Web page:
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    Court: Appeal can't stop removal of life support

    Terri Schiavo's feeding tube may be removed despite her parents' plan to appeal to the state high court.

    By ANITA KUMAR

    © St. Petersburg Times, published April 12, 2001


    An appellate court ruled Wednesday that Terri Schiavo's husband may remove her feeding tube at 1 p.m. April 20 even though her parents continue to ask the state's high court to keep her alive.

    In a written order, the 2nd District Court of Appeal in Lakeland said Schiavo's husband, Michael, can discontinue life support as the court previously ruled in February. Mrs. Schiavo sustained brain damage 11 years ago.

    Mrs. Schiavo's parents, Bob and Mary Schindler, plan to ask the Florida Supreme Court today to postpone the date that Mrs. Schiavo can be taken off life support, their attorney Joseph Magri said.

    "I just can't understand why these judges are in such a hurry to starve my daughter to death," Schindler said. "I just don't understand. I just think it's cruel. Essentially, they treat coldblooded murderers with more kindness."

    Pinellas-Pasco Judge George Greer had ordered Schiavo to wait until 30 days after the Schindlers' appeals were exhausted before removing the tube, but the appellate court ruling supersedes that decision.

    Michael Schiavo's attorney, George Felos, said he was pleased with the ruling but knows that the fight is not over. Felos declined to discuss whether Michael Schiavo, who has been engaged to another woman for five years, is making any preparations for his wife's death.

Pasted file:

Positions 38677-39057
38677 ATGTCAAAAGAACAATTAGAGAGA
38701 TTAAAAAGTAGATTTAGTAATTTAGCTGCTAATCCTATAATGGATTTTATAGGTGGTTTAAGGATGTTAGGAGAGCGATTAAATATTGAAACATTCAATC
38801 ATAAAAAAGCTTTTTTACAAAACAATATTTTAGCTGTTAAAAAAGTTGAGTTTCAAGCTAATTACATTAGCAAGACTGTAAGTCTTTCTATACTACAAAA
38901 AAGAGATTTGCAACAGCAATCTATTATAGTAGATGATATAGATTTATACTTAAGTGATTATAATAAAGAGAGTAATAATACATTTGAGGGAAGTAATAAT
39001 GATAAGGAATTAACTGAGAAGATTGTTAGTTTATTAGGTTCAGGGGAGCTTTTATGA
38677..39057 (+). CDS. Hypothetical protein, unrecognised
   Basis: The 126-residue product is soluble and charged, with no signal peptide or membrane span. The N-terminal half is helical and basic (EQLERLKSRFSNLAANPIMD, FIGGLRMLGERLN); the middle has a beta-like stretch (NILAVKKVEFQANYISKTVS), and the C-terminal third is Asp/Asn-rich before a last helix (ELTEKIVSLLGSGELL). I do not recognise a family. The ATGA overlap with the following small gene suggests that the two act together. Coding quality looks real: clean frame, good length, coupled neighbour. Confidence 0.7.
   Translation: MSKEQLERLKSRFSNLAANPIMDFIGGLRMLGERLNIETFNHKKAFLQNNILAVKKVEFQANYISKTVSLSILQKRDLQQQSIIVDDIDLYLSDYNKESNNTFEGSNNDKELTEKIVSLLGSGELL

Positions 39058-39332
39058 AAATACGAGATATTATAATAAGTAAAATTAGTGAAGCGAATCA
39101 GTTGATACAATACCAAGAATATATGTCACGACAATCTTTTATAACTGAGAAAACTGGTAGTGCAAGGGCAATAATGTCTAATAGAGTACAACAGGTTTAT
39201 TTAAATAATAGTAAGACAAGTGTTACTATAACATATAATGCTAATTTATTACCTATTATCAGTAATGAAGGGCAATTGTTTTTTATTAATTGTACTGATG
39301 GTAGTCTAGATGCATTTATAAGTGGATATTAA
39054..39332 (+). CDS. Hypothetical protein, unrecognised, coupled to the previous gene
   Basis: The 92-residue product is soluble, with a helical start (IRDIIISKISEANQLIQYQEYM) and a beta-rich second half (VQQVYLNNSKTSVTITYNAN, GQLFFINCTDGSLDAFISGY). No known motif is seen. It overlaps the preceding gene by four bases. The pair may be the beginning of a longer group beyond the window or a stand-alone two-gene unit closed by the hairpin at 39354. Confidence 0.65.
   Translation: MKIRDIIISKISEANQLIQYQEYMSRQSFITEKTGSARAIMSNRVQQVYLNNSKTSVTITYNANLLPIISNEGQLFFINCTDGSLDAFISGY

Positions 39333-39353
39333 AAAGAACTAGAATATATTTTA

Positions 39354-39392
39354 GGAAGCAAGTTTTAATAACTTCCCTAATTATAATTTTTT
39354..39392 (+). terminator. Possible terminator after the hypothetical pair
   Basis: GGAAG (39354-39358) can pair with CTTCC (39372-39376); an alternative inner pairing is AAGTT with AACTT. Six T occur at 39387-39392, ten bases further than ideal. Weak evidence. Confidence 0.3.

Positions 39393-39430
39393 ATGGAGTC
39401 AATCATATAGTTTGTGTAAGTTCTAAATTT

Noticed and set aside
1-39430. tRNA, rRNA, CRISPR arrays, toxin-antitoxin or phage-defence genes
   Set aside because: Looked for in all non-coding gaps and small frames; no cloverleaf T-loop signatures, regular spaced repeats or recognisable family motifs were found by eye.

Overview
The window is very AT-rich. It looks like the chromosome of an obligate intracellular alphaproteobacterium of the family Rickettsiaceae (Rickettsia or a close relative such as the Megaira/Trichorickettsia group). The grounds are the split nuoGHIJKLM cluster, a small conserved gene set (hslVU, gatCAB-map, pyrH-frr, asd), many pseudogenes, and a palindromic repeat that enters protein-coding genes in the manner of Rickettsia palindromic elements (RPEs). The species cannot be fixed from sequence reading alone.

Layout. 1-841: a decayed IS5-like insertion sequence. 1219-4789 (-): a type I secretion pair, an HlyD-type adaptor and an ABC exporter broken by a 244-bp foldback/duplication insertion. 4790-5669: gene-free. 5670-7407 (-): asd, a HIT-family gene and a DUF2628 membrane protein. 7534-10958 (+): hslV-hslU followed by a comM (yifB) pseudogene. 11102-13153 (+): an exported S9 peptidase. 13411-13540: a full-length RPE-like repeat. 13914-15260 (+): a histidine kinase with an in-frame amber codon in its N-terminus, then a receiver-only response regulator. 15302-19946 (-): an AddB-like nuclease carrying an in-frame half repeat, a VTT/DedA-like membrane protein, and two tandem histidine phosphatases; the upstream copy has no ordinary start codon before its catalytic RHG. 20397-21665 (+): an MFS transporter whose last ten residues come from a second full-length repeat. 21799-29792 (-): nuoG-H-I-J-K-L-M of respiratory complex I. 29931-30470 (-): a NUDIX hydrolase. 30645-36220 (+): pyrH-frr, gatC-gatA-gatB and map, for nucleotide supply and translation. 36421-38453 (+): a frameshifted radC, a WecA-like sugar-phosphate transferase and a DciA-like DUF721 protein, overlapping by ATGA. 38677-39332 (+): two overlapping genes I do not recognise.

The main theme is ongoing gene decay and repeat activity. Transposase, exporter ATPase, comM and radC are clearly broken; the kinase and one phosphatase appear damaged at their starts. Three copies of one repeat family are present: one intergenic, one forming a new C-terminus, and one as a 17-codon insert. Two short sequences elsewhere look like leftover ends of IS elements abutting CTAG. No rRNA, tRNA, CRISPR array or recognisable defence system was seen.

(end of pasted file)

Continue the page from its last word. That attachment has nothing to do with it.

The Schindlers filed a motion last month with the Supreme Court, asking justices to take up the case even though they are not obligated to do so. That decision is likely to take weeks or even months to make -- well after the April 20 deadline.

    The Schindlers have been feuding with their son-in-law since 1993 and are opposed to removing their daughter's feeding tube, saying she would starve to death.

    Mrs. Schiavo, who has spent 11 years in a vegetative state, would die one to two weeks after her tube was removed, her doctors say.

    After an emotional trial last year, Greer agreed with Michael Schiavo that his wife would not want her life extended by a feeding tube. That decision was upheld by the 2nd District Court of Appeal in February.

    Mrs. Schiavo, now 37, collapsed at her St. Petersburg home on Feb. 25, 1990. Her heart stopped beating, and she was deprived of oxygen for five minutes.

    Doctors say she is unaware of what is happening around her. But her parents dispute that, saying she responds to sounds and sights.

    The Schindlers and Schiavo have accused each other of trying to control Mrs. Schiavo's fate to get $700,000 she received in 1993 from a malpractice suit.

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